Augustus Earle

War Speech

War Speech by Augustus Earle

Artwork Detail

A freelance travel artist whose career unfolded in England, USA, Brazil and Australasia, Augustus Earle was the first European artist to live for a period in New Zealand. From November 1827 to April 1828 he horrified the missionaries stationed at the Bay of Islands by befriending and living with his pagan Māori hosts at Kororareka, an experience he immortalised in A Narrative of a Nine Months' Residence in New Zealand, published in 1832. It was a turbulent time, when the musket-armed Ngāpuhi were wreaking terror on their tribal enemies to the south. In War Speech Earle depicts the ceremonial speeches attending the departure of such an expedition - the warriors with their muskets and cartridge boxes, and the ornately carved waka prepared for the journey. In the standing pair to the right Earle contrasts the deadly musket with the traditional taiaha, or fighting staff, and reveals the puhoro, or tattooed buttocks, that were the Mäori warrior's proudest adornment. The Narrative reveals Earle's delight in the Māori propensity for displays of the naked male physique, especially in the haka or war dance, which the censorious missionaries found so horrifying. War Speech is the ninth plate from Sketches Illustrative of the Native Inhabitants and Islands of New Zealand, a portfolio of ten lithographs published in 1838 by the London-based New Zealand Association, which was making plans for British settlement. (from The Guide, 2001)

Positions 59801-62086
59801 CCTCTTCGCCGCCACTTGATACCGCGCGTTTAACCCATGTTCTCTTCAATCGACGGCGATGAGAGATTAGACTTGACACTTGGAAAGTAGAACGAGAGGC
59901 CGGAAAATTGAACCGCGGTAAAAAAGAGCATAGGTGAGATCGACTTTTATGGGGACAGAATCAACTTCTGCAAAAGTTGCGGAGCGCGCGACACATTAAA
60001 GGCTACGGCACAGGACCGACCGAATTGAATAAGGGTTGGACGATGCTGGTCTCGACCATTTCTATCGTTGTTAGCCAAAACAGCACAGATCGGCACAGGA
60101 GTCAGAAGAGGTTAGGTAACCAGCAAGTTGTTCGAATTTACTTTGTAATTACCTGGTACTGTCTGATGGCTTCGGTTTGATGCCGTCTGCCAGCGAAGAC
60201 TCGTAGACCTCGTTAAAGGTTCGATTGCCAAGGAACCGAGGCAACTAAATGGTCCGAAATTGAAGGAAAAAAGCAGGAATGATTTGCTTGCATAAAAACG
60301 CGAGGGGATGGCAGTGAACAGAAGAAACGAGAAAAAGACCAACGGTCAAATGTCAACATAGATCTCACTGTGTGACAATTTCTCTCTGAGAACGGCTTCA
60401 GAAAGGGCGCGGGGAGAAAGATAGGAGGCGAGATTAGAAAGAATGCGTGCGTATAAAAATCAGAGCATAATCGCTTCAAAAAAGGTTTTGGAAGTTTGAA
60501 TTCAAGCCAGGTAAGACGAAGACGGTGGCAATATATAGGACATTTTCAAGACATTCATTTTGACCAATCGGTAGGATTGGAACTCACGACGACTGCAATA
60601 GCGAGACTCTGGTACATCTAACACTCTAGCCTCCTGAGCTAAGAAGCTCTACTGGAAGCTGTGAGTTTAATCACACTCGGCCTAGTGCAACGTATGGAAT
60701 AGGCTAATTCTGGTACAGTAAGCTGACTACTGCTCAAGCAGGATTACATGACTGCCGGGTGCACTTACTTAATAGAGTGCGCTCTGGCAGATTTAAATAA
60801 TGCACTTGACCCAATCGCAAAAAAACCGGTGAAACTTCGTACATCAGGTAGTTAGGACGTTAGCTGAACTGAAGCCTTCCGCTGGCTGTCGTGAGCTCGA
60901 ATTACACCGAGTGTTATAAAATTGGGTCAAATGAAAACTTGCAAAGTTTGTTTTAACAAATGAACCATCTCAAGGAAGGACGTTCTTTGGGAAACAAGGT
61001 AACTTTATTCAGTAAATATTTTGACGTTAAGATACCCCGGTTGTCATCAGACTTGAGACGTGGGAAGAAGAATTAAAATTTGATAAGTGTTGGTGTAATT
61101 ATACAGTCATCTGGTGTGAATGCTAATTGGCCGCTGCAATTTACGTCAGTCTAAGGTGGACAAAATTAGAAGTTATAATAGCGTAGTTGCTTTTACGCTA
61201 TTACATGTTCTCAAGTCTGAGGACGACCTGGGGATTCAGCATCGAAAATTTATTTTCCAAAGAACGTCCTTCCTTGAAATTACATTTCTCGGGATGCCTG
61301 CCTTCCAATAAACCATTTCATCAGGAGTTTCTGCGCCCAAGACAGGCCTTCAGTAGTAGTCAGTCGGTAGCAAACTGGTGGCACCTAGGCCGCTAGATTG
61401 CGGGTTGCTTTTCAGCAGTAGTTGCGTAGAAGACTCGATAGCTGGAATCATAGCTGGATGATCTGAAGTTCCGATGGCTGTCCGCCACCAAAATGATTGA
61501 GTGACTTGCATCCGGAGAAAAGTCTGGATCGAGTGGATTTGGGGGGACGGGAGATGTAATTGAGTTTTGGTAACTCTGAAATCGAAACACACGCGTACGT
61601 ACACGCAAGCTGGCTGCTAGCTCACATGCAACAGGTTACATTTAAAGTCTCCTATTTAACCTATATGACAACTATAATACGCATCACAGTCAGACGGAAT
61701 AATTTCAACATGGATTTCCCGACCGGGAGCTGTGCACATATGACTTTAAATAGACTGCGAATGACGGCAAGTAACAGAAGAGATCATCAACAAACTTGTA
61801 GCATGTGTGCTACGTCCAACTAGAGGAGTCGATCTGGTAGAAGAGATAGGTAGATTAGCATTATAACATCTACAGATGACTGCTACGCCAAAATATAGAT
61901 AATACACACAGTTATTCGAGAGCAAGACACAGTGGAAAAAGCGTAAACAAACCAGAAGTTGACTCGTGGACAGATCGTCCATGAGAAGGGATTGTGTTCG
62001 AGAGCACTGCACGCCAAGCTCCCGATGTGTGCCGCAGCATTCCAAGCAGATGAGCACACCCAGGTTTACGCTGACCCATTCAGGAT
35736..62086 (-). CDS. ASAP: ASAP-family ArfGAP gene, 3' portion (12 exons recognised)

War Speech
Augustus Earle
Production date
369 x 550 x 17 mm
Credit line
Auckland Art Gallery Toi o Tāmaki, The Ilene and Laurence Dakin Bequest, purchased 1998
Accession no
Copying restrictions apply
New Zealand Art
Display status
Not on display

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